if (ctx.getResult() == ParentJobResult.SUCCESS) {
            System.debug('Parent queueable job [' + parentJobId + '] completed successfully.');
        } else {
            System.debug('Parent queueable job [' + parentJobId + '] failed due to unhandled exception: ' + ctx.getException().getMessage());
            System.debug('Enqueueing another instance of the queueable...');
            String newJobId = '' + System.enqueueJob(new RetryLimitDemo()); // This call fails after 5 times when it hits the chaining limit
            System.debug('Enqueued new job: ' + newJobId);
        System.debug('Completed: execution of finalizer attached to queueable job: ' + parentJobId);

Queueable Context: This contains our usual method execute(QueueableContext ctx) required by the Queueable interface. This method is the starting point when the job is enqueued.

Finalizer Context: Code also contains a method execute(FinalizerContext ctx) required by the Finalizer interface. This method is executed when the Queueable job either succeeds or fails.

Note that the queueable class implements the Finalizer interface and System.attachFinalizer(finalizer); attaches a Finalizer to the current Queueable job. This Finalizer will be executed after the Queueable job is completed (either successfully or with a failure). We initiate a new finalizer using Finalizer finalizer = new RetryLimitDemo();

In the Queuable execute method, we’re getting a limit error and enqueuing a new Queueable by using the finalizer interface by String newJobId = ” + System.enqueueJob(new RetryLimitDemo(). Yes, it’s that easy!

Best Practices and Considerations

  • Only one finalizer instance can be attached to any Queueable job. When I tested it to see what happens if you attach more than one finalizer (why not?), the transaction failed as expected, but the first one still fired. Can you guess why? It’s because transaction finalizers run whether the attached apex job fails or succeeds!
  • You can enqueue a single asynchronous Apex job (Queueable, Future, or Batch) in the finalizer’s implementation of the execute method. This can be used for a single Async Job that checks the status of all others and Async jobs in the system – neat!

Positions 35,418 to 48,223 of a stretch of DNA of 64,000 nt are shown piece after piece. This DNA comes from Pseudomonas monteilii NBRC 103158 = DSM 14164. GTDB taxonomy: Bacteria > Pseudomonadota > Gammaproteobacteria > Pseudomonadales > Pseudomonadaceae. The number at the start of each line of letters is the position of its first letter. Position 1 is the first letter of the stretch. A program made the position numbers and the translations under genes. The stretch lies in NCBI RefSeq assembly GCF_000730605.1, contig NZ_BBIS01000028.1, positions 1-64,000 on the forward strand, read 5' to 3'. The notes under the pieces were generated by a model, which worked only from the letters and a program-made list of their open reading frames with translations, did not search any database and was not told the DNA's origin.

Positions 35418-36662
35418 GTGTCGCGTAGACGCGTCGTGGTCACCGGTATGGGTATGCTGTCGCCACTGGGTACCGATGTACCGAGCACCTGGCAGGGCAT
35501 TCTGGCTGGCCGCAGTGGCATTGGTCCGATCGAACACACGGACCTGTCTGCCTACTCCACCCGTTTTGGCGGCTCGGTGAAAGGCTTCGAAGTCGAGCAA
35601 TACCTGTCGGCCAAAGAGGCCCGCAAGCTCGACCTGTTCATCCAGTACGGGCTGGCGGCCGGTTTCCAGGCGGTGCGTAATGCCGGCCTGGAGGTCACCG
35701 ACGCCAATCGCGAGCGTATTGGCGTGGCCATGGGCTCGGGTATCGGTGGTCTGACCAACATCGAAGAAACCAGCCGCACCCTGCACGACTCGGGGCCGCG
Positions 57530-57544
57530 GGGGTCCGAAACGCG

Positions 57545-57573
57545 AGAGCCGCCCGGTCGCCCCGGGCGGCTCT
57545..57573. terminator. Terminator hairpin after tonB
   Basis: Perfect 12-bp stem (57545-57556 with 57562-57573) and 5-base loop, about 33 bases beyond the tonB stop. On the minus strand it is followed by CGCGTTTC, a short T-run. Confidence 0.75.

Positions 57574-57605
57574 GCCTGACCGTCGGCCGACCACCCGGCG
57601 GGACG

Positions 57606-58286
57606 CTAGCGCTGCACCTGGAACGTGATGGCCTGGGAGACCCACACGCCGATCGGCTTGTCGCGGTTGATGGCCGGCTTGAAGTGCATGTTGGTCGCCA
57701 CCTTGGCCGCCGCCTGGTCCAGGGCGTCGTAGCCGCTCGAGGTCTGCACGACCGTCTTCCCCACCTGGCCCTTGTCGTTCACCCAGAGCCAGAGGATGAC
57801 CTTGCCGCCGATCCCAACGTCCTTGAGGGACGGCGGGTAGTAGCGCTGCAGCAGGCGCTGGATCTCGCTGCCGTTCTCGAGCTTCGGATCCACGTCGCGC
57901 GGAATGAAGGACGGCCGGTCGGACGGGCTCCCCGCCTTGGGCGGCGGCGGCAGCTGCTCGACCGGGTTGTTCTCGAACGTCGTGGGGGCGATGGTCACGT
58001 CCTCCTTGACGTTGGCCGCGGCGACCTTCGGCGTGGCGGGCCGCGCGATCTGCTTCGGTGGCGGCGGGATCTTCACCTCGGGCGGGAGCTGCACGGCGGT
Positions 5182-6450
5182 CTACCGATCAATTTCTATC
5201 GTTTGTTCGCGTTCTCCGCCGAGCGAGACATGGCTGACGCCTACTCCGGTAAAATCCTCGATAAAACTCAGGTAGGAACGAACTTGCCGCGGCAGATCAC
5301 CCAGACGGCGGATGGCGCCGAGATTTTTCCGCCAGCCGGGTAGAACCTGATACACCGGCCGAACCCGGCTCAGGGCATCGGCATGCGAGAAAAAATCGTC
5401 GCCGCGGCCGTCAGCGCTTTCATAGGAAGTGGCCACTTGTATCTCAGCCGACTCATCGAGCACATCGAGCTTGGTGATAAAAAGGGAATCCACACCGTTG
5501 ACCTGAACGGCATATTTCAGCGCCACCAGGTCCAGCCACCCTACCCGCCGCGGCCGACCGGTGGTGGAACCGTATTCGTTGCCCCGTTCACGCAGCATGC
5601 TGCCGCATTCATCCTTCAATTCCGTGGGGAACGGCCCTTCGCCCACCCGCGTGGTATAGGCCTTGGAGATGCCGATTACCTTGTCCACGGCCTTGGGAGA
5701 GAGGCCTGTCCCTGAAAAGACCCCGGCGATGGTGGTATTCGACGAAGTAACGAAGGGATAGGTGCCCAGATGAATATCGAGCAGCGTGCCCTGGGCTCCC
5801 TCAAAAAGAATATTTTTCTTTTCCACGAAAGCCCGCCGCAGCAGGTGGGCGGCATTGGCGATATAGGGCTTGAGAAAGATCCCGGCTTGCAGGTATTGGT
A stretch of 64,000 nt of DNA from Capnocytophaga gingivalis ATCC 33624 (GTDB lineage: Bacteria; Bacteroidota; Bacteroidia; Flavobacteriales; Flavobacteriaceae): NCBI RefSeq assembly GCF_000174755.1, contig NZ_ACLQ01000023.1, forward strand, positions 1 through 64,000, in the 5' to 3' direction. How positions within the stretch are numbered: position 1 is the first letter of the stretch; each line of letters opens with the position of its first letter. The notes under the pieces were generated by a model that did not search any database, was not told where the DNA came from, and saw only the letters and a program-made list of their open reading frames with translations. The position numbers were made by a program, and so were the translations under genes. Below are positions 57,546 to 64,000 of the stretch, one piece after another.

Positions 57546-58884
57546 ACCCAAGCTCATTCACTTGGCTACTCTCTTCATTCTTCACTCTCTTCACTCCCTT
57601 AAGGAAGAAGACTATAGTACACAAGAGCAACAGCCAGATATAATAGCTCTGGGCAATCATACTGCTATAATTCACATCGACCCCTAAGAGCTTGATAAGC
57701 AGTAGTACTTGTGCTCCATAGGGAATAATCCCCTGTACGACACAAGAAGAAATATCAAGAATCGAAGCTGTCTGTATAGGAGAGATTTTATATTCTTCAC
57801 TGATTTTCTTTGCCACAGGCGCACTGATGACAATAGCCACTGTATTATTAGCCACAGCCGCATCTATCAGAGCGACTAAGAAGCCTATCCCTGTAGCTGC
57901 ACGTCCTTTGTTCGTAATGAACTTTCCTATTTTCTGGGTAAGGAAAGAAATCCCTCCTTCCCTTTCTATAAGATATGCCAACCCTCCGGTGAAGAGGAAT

• Callouts are allowed in finalizer implementations. This lets us commit to the database and still make callouts in the finalizer context. You can have DML operations within a Queueable job, whereas a Finalizer can perform REST API callouts.


In Salesforce, Queueable jobs and Finalizers operate within distinct Apex and Database contexts. This is how Finalizer can run after an uncaught error because it runs in its own execution context. This means that the original queueable class instance that instantiated the finalizer no longer exists, so you should avoid trying to call back into the queueable class from the finalizer. I’m really happy with this feature and hope that it gets expanded to other features of the platform, for example, Apex triggers.

At the moment, the ability to handle uncatchable Apex errors this way without incurring an extra 10% expense on your overall Salesforce budget for Event Monitoring is invaluable in itself. If this feature is expanded, we can have better error handling and database control. While we hope for new features, let’s thank the Apex team that has been doing great work in recent years.

If you’re looking to learn more about development or any topic about Salesforce, feel free to join me and others at SFXD, a community of Salesforce professionals. We currently have 10,000+ members, with a very active core membership connecting every day on our Discord server.

If you’re looking for an integration solution for your Salesforce org, I also recommend Declarative Webhooks which helps you easily build robust integrations between Salesforce and other platforms without code.

I hope you enjoyed this article – see you for the next one!

The Author

Atlas Can

Atlas works as a 10x certified Salesforce Developer at Omnivo Digital and active on communities including his community SFDX.